Study of degradation mechanisms for inorganic halide perovskite nanocrystals
23 October 2020
Campus Groenenborger - Groenenborgerlaan 171 - 2020 Antwerp, Wilrijk (route: UAntwerpen, Campus Groenenborger
11:30 AM - 12:30 PM
Organization / co-organization:
Friday Lecture by Débora Magalhães
Metal halide perovskite crystal structures have emerged as an attractive class of optoelectronic materials due to their excellent optical properties. However, these nanocrystals have a much lower colloidal stability when compared to traditional semiconductor NCs, such as CdSe. Their degradation can originate from different causes: UV light irradiation, temperature, moisture, O2, their own ionic nature that can cause chemical instability leading to ion migration and electron beam irradiation1,2. Fully understanding the degradation process is of the utmost importance for developing future applications for these materials. By exploiting the state-of-the-art technique of electron tomography in scanning transmission electron microscopy (STEM), we can have a three-dimensional visualization of the nanocrystals. Alongside, the combination of in-situ experiments with atomic characterization software (StatSTEM) will allow us to obtain a three-dimensional visualization of the particles under realistic conditions, such as temperature and oxygen - and thus explore to a deeper level the specific degradation mechanisms of the materials themselves3.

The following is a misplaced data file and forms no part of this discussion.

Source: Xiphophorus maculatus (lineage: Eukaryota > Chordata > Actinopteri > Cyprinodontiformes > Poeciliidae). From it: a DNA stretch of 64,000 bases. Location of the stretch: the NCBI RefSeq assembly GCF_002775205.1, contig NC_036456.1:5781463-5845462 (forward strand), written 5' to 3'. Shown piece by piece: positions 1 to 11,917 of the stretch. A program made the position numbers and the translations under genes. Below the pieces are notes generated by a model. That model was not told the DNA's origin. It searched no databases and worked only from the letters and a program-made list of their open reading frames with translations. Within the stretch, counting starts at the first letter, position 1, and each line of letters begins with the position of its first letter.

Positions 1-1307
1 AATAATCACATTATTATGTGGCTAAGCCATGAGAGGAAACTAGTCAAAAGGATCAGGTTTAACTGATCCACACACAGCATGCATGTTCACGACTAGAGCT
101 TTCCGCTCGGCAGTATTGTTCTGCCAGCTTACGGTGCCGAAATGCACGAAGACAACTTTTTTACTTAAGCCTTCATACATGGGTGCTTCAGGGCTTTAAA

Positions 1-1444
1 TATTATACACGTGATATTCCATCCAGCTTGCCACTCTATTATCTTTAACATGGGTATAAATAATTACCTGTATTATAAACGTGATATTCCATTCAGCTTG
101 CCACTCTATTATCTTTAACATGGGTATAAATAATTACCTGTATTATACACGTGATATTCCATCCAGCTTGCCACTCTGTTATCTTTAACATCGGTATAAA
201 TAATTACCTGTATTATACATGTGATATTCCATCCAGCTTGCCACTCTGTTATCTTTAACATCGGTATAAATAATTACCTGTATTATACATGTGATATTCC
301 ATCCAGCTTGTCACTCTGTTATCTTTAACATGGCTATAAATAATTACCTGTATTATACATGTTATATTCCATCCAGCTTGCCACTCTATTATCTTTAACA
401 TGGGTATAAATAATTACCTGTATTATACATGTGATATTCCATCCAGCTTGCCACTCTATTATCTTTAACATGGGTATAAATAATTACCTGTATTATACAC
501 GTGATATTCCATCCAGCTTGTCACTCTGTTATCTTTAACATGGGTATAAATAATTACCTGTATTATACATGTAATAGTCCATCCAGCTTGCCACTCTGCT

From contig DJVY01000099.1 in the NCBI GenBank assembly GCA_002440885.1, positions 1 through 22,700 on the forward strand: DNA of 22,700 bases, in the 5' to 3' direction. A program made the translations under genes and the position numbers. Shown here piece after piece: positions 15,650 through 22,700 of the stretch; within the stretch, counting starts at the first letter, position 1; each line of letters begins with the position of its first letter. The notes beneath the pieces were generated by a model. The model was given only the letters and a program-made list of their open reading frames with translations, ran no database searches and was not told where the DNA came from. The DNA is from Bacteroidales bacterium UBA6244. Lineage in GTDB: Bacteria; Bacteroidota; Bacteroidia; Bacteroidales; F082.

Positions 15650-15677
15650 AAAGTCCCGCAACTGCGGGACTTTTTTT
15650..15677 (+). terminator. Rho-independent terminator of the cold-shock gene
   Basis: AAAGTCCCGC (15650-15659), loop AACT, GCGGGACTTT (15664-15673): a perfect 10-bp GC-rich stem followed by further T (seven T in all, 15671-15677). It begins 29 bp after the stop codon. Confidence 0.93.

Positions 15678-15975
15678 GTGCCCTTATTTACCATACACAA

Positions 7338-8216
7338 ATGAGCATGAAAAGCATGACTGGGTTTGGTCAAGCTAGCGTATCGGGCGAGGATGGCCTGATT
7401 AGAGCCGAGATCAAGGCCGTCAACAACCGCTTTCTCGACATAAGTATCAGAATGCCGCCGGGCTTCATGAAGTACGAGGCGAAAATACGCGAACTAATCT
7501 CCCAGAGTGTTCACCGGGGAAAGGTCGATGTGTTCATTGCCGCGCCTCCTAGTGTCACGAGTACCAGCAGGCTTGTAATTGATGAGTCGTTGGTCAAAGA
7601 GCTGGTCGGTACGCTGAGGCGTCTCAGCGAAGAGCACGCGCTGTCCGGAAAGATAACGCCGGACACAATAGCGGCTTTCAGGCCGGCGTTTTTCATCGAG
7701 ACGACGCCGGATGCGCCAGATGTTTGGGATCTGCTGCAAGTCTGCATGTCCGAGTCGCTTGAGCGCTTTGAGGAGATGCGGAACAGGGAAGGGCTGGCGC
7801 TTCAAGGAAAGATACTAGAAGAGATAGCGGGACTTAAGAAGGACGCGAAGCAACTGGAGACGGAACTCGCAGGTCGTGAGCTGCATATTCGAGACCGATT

1. Dang, Z. et al. In Situ Transmission Electron Microscopy Study of Electron Beam-Induced Transformations in Colloidal Cesium Lead Halide Perovskite Nanocrystals. ACS Nano 11, 2124–2132 (2017).
2. Yang, D., Li, X. & Zeng, H. Surface Chemistry of All Inorganic Halide Perovskite Nanocrystals: Passivation Mechanism and Stability. Adv. Mater. Interfaces 5, 1701662 (2018).
3. Altantzis, T. et al. Three-Dimensional Quantification of the Facet Evolution of Pt Nanoparticles in a Variable Gaseous Environment. Nano Lett. 19, 477–481 (2019).